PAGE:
According to a Bloomberg report, David Colombo describes himself as an information technology specialist. On Tuesday, he tweeted that the software flaw allowed him to unlock car doors and windows, as well as start cars without a key and disable the car’s security systems.
Colombo claimed that he can also check whether the driver is present in the car.
Colombo did not disclose details of the software vulnerability, but said the glitch was not within Tesla’s software or infrastructure. It has also been reported that only a few Tesla owners in the whole world were affected by this. Colombo’s Twitter thread has garnered over 800 retweets and over 6,000 likes.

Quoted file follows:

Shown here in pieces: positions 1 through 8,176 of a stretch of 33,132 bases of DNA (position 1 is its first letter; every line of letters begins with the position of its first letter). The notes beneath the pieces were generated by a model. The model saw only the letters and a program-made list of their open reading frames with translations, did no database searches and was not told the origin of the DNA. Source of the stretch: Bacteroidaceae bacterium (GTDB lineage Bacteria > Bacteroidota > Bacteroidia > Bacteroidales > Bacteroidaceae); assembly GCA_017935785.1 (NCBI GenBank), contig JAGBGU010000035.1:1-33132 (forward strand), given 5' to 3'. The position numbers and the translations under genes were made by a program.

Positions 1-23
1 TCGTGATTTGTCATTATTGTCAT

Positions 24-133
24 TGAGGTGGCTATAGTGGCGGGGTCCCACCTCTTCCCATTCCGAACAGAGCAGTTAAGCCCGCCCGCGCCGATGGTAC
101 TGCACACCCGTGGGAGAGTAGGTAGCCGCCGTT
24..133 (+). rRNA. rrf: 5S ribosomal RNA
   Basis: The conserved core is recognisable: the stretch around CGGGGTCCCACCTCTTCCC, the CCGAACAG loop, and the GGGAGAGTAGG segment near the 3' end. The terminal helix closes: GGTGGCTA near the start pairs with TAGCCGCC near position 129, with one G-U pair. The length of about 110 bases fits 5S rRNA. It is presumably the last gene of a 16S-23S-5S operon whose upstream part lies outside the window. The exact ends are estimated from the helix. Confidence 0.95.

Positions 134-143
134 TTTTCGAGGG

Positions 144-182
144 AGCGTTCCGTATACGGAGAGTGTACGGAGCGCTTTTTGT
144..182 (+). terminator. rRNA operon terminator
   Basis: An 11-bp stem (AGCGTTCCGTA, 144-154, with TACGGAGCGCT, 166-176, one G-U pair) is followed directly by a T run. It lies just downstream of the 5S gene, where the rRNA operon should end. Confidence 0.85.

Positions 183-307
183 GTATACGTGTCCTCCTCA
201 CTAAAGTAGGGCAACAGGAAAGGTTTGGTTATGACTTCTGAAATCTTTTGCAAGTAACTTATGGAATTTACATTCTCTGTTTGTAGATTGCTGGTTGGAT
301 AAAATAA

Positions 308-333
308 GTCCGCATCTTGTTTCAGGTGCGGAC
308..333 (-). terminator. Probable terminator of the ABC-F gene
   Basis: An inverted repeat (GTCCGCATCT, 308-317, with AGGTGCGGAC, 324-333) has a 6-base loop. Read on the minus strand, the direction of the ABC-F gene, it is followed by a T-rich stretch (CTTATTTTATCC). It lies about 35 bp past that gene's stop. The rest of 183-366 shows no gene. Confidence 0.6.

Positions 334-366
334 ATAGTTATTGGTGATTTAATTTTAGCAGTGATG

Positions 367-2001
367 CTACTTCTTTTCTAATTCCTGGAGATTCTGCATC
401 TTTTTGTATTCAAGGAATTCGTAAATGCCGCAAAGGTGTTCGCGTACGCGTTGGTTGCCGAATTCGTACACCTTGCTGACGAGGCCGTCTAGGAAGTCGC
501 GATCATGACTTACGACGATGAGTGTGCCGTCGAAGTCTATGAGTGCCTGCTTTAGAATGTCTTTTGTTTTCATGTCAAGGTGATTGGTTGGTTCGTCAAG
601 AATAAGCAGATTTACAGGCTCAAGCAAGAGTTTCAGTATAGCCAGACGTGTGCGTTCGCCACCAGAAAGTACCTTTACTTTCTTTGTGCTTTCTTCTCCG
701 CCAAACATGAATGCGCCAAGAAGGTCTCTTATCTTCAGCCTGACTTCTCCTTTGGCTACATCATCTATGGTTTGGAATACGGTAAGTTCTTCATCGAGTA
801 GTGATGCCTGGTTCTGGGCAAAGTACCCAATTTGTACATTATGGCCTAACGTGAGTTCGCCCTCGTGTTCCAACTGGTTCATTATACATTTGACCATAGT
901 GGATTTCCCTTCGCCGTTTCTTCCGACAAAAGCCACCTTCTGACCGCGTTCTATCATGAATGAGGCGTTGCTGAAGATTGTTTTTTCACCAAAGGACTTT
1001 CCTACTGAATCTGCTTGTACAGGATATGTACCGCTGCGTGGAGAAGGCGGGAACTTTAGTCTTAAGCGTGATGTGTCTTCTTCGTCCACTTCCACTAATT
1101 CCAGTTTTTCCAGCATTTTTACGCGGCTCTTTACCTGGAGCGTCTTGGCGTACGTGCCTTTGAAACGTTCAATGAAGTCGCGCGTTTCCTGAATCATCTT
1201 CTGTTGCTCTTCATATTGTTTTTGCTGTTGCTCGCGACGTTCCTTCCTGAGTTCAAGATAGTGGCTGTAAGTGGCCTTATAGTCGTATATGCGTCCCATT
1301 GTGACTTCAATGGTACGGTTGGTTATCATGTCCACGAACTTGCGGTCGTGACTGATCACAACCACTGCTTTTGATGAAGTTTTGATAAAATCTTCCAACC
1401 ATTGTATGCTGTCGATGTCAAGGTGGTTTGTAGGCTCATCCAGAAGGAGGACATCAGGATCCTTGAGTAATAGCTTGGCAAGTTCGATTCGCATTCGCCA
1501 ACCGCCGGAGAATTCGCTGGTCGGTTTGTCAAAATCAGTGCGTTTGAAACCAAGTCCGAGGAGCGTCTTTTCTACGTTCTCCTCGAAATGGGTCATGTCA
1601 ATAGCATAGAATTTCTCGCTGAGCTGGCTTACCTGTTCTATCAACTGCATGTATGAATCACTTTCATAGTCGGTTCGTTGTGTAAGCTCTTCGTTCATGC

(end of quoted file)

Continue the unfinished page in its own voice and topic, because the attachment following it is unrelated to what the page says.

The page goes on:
Responding to questions from Bloomberg News, Colombo said that this is primarily the fault of the owners (and third parties). Colombo said that he will tell about it in detail in his blog.
A Tesla representative in China declined to comment, while the company’s global press team did not respond to an email seeking comment.
As reported by One Online, Tesla has a platform to share the vulnerability. Here security researchers can register their vehicles. The company pays up to $15,000 to determine the vulnerability. Meanwhile, Colombo has said in a tweet that he is in touch with Tesla’s security team. They are probing the matter. At present, no information has been shared by Tesla in this matter.